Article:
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Sugar Saucers

Recently I discovered (and shared on Twitter) [1] that there were 243 cookbooks in my apartment. The number has since risen to 245. I was both proud and horrified by the number. It is a lot of books. It is especially a lot of books for a small, one-bedroom apartment. Poor Bryan. At least a hundred of them are in piles around the house, so my new years resolution is to find a storage solution for all of these books. Wish me luck.

One of the two recent additions to the collection was Piece of Cake: Home Baking Made Simple [2] by David Muniz, David Lesniak and Rachel Allen (published in the UK as Baked in America- which is a much better title). It is a book from the two guys who own Outsider Tart bakery in London. The bakery sells American baked goods (whoopie pies, cupcakes, layer cakes, etc) to Brits, and apparently is popular. I didn’t know much about the bakery, and somehow missed the US release of the book back in the Autumn. I honestly have no idea why I bought this cookbook. Why do we buy most things? Boredom? I read a thing? I was hungry? Anyway, I added another general baking book to the dozens that I own and depleted even more of my expendable income. Bad idea, right?

Wrong! I am here to say, it is a great cookbook. I read so many of these things that I have become skilled at recognizing the real deal. It is the real deal, the recipes are great. I have baked two cakes, both of which we loved, and now these cookies. These insane rainbow-sprinkled cookies that I was afraid I would be disappointed by.

Not liking chocolate, I have eaten a lot of sugar cookies in my day. They are almost always bad—too chewy, too sweet, too eggy, too vanilla-y. I expected these to fall into one of those categories, but I was feeling self-destrucive and baked them anyway. They defied all of the categories of failure (and my expectations!) and are probably the best sugar cookie I have ever eaten. Seriously. They have a crisp edge and a soft center—soft, not chewy. Chewy would be bad. Soft, almost like a cake. Anyway, I am crazy about this recipe. And also, obviously, sprinkles! Sprinkles are just cool. I don’t care what Alice Waters says. Also, I actually believe I like the flavor of rainbow sprinkles. I don’t know if it is the Red 40 or food wax or what, but I think they taste really good. Sorry.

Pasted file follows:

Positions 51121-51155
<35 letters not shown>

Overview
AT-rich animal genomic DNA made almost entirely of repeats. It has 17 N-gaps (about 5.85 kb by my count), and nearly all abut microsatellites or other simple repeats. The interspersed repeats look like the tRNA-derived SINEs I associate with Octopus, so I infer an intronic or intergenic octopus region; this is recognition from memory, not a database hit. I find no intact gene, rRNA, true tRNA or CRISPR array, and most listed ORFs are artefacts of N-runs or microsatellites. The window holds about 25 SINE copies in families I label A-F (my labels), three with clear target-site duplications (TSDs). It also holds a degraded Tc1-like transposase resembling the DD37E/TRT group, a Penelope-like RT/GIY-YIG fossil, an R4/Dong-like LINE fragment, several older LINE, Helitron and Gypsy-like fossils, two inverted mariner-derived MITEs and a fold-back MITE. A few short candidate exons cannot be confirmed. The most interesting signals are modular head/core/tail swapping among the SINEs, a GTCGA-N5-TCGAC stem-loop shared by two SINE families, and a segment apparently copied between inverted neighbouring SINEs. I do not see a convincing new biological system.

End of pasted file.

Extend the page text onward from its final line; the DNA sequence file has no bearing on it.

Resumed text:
So anyway, this book, which I expected to be disappointed by, is on its way to becoming one of favorite baking books. Oh, life!

You’ll see from the pictures that I also made a classy (I hate that word!) version with white sprinkles. Forget it. Use rainbow. They taste better. The recipe suggests making GIANT cookies. I respectfully disagree. I like smaller cookies, because the crisp edge is my favorite part. I used a 2 oz ice cream scoop. You should do what you like! Also, the recipe can easily be halved. And if you don’t want to roll in rainbow sprinkles, you can top with sugar or glaze….but I can’t vouch for either of those options.

Sugar Saucers (from Piece of Cake: Home Baking Made Simple [2] by David Muniz, David Lesniak and Rachel Allen)

In a medium bowl, whisk together the flour, baking soda, and salt.

In the bowl of an electric mixer, cream the butter on medium speed for about a minute. With the mixer on low, slowly pour in the oil, and then add the two sugars, the eggs, and the vanilla. Make sure to stir well after each of the additions. Slowly add the flour mixture, about a quarter at a time. Mix just until the flour disappears. The dough will be soft. Refrigerate for at least an hour before proceeding (up to 3 days).

Preheat the oven to 350°F. Line two baking sheets with parchment.

Using a 2-ounce ice cream scoop (or up to a 5 oz scoop), divide the dough into balls. Roll each ball in rainbow sprinkles until thoroughly coated.  Place them on baking sheets with enough room for them to spread (if you are making giant cookies you will probably only get 4 per sheet). Use your fingers to flatten each ball slightly.

Bake for 12-20 minutes, depending on the size. Bake until the edges start to turn golden. Cool on baking sheet for a few minutes before transferring to a wire rack to cool completely.